Army Corps of Engineers: Budgetary History and Projections


All years referred to in this report are federal fiscal years, which run from October 1 to September 30 and are designated by the calendar year in which they end. All amounts are in nominal dollars (in other words, not adjusted for inflation) except those labeled as 2022 dollars; those amounts have been adjusted using the gross domestic product price index. The period of analysis covered in this report is 1992 through 2021. Numbers may not sum to totals because of rounding.

This brief is one of a series of reports examining trends in funding and spending for particular federal programs. The Budget Spotlight series initially focuses on programs that could be directly affected by the consequences of climate change—which include increases in average temperatures, sea levels, and the severity of storms—and provides information about how the Congressional Budget Office treats those programs in its baseline and cost estimates. For a list of CBO’s publications that address the topic of climate change, see

The Army Corps of Engineers participates in the development and management of the nation’s water resources. The Corps has three main objectives:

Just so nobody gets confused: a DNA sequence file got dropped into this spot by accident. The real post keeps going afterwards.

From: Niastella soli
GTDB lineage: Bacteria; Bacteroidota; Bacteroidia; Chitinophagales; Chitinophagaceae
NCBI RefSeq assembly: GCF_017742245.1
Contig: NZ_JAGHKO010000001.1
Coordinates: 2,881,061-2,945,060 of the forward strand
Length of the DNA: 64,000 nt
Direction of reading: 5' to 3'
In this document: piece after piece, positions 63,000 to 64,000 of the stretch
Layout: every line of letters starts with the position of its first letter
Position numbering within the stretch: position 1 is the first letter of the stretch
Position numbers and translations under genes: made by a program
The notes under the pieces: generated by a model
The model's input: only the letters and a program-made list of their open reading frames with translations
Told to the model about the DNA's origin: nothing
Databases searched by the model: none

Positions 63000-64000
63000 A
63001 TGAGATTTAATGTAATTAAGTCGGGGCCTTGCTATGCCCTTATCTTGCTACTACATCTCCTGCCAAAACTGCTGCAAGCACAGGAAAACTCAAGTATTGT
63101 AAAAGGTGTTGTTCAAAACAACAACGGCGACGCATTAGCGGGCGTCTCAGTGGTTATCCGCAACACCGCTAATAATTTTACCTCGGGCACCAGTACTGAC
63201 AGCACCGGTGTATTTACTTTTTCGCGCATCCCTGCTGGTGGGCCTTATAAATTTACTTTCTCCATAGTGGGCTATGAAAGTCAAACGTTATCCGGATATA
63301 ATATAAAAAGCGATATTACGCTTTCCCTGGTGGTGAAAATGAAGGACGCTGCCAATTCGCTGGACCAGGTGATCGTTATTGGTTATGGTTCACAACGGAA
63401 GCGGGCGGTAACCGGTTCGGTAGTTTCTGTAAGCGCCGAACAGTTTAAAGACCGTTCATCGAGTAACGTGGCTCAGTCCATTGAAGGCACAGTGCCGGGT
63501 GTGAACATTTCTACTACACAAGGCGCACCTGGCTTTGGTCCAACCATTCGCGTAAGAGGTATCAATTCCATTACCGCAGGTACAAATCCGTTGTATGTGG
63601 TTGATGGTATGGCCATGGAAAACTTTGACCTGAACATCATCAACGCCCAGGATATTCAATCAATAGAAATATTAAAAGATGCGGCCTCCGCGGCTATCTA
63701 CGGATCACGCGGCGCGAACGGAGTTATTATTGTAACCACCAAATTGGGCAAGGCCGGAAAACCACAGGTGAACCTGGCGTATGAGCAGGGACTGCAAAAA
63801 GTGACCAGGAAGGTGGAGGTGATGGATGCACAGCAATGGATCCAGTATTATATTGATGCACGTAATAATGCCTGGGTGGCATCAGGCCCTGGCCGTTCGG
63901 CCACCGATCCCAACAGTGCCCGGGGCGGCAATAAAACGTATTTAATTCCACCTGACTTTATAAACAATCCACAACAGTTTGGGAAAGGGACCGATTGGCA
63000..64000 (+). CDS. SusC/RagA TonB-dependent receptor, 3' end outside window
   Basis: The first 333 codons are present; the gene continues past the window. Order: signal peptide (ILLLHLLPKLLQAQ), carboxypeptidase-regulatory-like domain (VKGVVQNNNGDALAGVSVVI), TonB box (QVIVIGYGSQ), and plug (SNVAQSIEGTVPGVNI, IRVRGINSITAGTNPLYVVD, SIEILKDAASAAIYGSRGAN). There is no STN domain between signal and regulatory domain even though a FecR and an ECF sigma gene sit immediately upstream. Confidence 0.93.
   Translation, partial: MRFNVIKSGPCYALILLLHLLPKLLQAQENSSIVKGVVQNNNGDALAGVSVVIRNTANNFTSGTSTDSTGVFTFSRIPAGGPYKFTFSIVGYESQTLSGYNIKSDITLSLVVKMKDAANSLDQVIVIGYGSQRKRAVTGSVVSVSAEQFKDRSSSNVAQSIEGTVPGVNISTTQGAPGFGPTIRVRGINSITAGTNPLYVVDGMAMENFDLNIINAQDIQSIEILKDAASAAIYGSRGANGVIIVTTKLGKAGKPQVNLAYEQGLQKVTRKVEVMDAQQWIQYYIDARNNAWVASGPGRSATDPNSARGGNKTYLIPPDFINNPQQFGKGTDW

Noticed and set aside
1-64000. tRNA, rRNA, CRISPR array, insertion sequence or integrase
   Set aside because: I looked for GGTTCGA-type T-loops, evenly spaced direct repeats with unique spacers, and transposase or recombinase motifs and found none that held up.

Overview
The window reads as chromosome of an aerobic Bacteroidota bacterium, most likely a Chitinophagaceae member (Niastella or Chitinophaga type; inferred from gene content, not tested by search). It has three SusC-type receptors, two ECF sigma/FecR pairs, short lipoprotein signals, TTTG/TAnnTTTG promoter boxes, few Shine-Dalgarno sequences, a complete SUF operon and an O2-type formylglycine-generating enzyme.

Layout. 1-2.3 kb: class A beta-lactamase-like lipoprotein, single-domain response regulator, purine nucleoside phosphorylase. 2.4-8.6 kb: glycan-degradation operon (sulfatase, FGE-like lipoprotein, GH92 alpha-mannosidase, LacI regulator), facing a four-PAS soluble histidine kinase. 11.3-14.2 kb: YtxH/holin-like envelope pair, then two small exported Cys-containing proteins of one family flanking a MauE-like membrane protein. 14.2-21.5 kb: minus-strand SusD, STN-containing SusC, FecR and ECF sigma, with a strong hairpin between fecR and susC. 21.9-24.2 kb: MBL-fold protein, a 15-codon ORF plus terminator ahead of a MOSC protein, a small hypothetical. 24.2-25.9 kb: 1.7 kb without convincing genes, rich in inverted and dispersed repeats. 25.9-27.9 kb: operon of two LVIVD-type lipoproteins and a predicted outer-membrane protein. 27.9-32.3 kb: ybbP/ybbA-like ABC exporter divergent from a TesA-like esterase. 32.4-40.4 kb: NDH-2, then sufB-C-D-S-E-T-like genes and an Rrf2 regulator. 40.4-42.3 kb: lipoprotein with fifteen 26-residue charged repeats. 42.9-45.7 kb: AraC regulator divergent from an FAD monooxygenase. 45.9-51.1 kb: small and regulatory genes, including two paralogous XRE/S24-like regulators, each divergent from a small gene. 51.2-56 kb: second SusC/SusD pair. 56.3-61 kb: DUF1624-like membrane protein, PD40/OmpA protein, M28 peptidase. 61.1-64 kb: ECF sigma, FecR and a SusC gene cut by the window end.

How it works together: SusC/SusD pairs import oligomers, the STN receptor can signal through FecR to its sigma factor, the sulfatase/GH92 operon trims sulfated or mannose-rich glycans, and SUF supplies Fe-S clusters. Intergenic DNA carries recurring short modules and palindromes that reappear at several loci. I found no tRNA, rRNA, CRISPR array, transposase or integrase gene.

• Supporting commercial navigation by maintaining and regulating commercial ports and waterways,
  • Protecting the environment by preserving and restoring aquatic ecosystems, and
  • Building and maintaining flood control projects.

Every two years since 2014, lawmakers have enacted the Water Resources Development Act (WRDA), which authorizes new construction and rehabilitation projects and directs the Corps to study the feasibility of future projects. (The most recent, the Water Resources Development Act of 2020, was enacted on December 27, 2020, as division AA of the Consolidated Appropriations Act, 2021, Public Law 116-260.) That authorization legislation, which establishes priorities for the Corps, is one of two types of legislation that specifically address the Corps’ activities; the other is appropriation bills, which provide most of the funds to carry out those activities.

How Are the Corps’ Activities Funded?

Annual discretionary appropriations provide most of the Corps’ funding. Over the 1992–2021 period, about 70 percent was provided through such appropriations. An additional 25 percent was provided in supplemental appropriations—generally for responding to disasters—and the last 5 percent was from mandatory sources that are available without annual appropriation action.